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ARAB DEVELOPMENT AND WOMEN'S ROLE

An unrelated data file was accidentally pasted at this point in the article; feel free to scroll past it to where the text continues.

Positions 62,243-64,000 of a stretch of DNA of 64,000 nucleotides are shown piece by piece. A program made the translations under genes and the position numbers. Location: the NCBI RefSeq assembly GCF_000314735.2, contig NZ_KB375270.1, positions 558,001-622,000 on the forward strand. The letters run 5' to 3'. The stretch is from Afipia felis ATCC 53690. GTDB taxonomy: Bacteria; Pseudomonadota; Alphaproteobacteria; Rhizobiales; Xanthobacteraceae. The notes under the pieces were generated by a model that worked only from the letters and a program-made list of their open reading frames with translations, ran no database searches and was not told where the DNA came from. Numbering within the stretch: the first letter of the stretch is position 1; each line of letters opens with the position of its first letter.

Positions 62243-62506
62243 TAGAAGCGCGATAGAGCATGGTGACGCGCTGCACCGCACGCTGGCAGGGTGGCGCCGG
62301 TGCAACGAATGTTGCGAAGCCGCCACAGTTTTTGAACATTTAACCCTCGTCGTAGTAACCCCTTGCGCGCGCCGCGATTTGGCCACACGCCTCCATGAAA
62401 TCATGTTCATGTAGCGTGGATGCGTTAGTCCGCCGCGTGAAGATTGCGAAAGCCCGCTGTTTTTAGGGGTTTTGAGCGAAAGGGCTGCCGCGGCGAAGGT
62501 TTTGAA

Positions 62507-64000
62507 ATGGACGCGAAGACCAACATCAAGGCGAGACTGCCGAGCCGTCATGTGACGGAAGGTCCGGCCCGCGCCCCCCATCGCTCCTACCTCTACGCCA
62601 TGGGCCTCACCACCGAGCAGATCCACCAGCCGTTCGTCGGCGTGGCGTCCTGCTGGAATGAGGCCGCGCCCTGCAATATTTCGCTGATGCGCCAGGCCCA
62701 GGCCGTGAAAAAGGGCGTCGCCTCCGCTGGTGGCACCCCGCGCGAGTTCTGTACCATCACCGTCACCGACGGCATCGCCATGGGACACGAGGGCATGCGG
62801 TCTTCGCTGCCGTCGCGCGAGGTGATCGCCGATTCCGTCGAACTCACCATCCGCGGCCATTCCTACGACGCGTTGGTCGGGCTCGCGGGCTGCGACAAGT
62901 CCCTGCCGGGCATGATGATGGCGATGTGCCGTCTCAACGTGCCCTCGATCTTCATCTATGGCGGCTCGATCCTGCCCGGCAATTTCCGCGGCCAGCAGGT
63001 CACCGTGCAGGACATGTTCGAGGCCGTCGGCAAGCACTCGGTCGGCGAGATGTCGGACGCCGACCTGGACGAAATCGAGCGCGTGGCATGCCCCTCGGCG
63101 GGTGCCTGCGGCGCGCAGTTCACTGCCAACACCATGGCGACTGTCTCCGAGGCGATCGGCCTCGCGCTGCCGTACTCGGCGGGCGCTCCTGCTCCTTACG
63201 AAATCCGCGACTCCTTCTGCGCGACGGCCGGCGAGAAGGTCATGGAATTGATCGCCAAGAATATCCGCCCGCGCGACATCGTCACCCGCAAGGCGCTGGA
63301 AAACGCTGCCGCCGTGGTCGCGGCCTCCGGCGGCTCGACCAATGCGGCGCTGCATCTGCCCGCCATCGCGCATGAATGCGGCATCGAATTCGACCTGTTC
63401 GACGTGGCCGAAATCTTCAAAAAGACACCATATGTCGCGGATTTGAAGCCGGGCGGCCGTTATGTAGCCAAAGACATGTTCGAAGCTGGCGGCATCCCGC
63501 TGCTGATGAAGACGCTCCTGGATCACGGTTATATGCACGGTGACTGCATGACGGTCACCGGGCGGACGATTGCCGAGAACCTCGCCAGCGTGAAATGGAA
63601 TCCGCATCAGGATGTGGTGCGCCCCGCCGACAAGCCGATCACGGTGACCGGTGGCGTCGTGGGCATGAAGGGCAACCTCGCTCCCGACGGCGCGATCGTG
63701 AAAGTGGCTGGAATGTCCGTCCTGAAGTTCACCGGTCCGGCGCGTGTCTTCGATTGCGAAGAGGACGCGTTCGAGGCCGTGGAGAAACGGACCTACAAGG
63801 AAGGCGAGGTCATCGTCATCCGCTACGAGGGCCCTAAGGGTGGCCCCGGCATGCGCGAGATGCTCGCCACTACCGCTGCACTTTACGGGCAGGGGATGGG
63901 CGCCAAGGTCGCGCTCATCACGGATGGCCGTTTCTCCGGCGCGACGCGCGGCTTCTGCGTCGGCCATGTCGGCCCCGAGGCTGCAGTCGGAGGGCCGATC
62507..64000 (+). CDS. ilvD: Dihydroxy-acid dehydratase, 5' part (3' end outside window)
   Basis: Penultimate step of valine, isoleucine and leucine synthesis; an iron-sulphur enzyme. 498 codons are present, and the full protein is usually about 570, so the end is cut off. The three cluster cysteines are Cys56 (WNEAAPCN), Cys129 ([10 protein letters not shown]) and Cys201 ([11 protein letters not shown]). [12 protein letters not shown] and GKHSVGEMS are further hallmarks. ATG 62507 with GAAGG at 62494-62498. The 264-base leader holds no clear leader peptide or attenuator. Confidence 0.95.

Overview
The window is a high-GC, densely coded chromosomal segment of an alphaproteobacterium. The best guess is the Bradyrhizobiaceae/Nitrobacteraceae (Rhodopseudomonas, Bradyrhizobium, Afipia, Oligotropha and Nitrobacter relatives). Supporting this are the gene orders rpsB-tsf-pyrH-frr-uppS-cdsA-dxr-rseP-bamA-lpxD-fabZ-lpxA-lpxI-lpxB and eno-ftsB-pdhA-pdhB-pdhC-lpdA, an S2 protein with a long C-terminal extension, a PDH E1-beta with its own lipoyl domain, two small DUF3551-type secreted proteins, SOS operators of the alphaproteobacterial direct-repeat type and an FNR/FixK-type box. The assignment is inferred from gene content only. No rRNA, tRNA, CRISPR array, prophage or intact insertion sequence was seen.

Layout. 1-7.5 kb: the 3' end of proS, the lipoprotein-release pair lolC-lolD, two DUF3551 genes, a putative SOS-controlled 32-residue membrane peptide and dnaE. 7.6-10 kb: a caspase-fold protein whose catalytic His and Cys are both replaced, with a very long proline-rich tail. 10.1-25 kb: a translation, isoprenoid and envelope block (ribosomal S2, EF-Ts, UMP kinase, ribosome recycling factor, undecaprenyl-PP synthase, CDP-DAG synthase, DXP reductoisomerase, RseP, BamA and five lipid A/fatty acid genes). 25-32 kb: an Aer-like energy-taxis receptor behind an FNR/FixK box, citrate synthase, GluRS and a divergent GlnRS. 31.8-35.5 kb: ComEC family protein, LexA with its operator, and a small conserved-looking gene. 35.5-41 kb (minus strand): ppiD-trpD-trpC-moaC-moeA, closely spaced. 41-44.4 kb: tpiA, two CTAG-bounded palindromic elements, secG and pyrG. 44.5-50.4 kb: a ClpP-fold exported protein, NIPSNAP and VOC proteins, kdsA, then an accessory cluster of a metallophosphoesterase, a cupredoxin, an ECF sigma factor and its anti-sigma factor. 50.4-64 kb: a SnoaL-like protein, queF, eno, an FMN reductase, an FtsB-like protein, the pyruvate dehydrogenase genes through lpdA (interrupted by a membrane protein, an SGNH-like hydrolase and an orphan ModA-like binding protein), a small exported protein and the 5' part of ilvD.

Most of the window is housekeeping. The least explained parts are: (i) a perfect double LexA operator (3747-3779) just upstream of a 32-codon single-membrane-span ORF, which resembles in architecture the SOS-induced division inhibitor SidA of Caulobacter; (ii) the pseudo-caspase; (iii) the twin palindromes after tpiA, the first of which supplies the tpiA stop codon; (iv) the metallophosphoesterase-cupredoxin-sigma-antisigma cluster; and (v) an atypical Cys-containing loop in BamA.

Al-Hayat - February 6, 2007 by Samih Massoud The fourth Arab Human Development Report is part of a series of reports issued by the United Nations Development Programme and the Arab Fund for Economic and Social Development since 2002. The two organizations were joined by the Arab Gulf Programme for United Nations Development Organizations since the third issue of the report series, which have been compiled and researched by independent Arab authors and advisors with diverse intellectual and cultural affiliations. According to the UNDP regional manger, this means that the reports are genuinely Arab in terms of aspirations, compilation, and ownership. Each of these reports dealt with a specific humanitarian development issue. The first report consisted of comprehensive and elemental treatments for the Arab humanitarian development, while the second focused on examining obstacles to the acquirement of knowledge, and the third consisted of an in-depth study of the phenomenon of the lack of freedom and good governance, seen as among the most critical and controversial topics in Arab States. Opinions expressed in the first three reports were seen as bold, highly conducive to constructive self-criticism, and able to outline the needed reform bearings to overcome today's challenges and obstacles to human development in Arab States, as well as the advancement of human development in all fields with the aim of broadening the choices available to the Arab individual, and promoting freedom in social, economic and political arenas. Completing the abovementioned reports, the fourth report was issued last December about 'Women Empowerment in the Arab World', after being postponed more than once for a whole year for reasons that so far remain unannounced. And while this report upheld the same principles seen in its predecessors in terms of candid and critical research, and the spirit of independence, it, nevertheless, received far less attention compared to the previous reports. The fourth report also did not cause as much controversy or receive the same degree of attention by Arab and international media, and has scarcely been referred to since its release. Apart from that, the latest report was of great importance, as it delved further into the depths of the pivotal issue of empowering women and harnessing their potential within a framework of equality and fairness. The report also researched and analyzed a variety of political, economic, social, and legal aspects affecting Arab women, and all the negative, as well as the positive, developments that have impacted them. It also outlined political and intellectual trends, as well as the legal and societal requirements for the renaissance and the empowerment of Arab women to play their expected role and emerge as equal partners with men in all fields. There are countless reasons that justify the need to focus on Arab women issues, since despite the marked achievements accomplished by Arab women so far in the field of literature, sciences, politics, and numerous other fields; Arab women still fall behind in the active involvement in other humanitarian undertakings. For example, women's share of the total Arab work force remains low. Gender discrimination could also be seen in many venues of pubic life, where Arab women lag considerably in assuming public posts, and involvement in the decision-making process, even though a majority of Arab States have granted women their voting rights decades ago, and even though some have taken ministerial positions. In this context, the report established several numerical images, which, for example, reveal that the percentage of women contributing to the economy does not exceed 33% of the female population, and that Arab women are 10% less represented in Arab parliaments compared to international figures. The report also reveals that the percentage of girls enrolled in secondary school education does not exceed 80% with the exception of only four Arab States, while illiteracy affects as many as half the population of Arab women compared to a third of the male population, and which is among the highest female illiteracy figures worldwide. In terms of health, the report reveals that Arab women, particularly those in the less developed States are subject to an unacceptably high risk of diseases, and register high mortality rates during pregnancy or labor. Furthermore, puerperal deaths occur in 270 cases per 100,000 cases of normal births, and jump to 1000 in Mauritania and Somalia, the Arab World's poorest nations, compared to 14 deaths per 100,000 normal births in the United States. At the same time, the report also focused on gender discrimination and the marginalization of women, showing that many are still victims of legalized discrimination, societal subjection, and male domination, even as the constitutions of a majority of Arab States upholds the principles of gender equality in all humanitarian fields. In general, the report attributes inferior living standards of women to the male dominated Arab culture that consolidates discrimination against women, and influences religious interpretations. Therefore, the report also called for the need for modernizing religious interpretations and jurisprudence, and more readily adopting enlightened interpretations. The report also called for the revision of the Arab legislative structure and for the elimination of all forms of legal discrimination against women. It proposed a number of legal reforms to safeguard the political, civil and economic rights of women, saying that realizing such proposals requires the complete compatibility between national legislations from one side and the international agreement on the Convention on the Elimination of All Forms of Discrimination against Women (CEDAW), and international labor agreements on the other. The realization of such aspirations does not only call for raising awareness among Arab decision-makers and the consolidation of their convictions on the feasibility of these reforms, but also for further empowerment of the Arab civil society and the creation of an active political and social momentum within the civil society to advance the process of modernization in Arab States; improve the standing of Arab women and their ability to carry out their roles and duties as expected; and affirm their full partnership in the State and society. Therefore, what the Human Development Report is actually calling for is a historical shift in Arab States at the level of the Arab society as a whole that aims at safeguarding citizenship rights to all Arabs, women and men alike. It is a call that deserves support and affirmation, since it aims at building the capabilities of all Arab citizens and not wasting half of these capabilities by women because of neglect. * Mr. Samih Massoud is an Economic Expert with the Canadian Center for Middle East Studies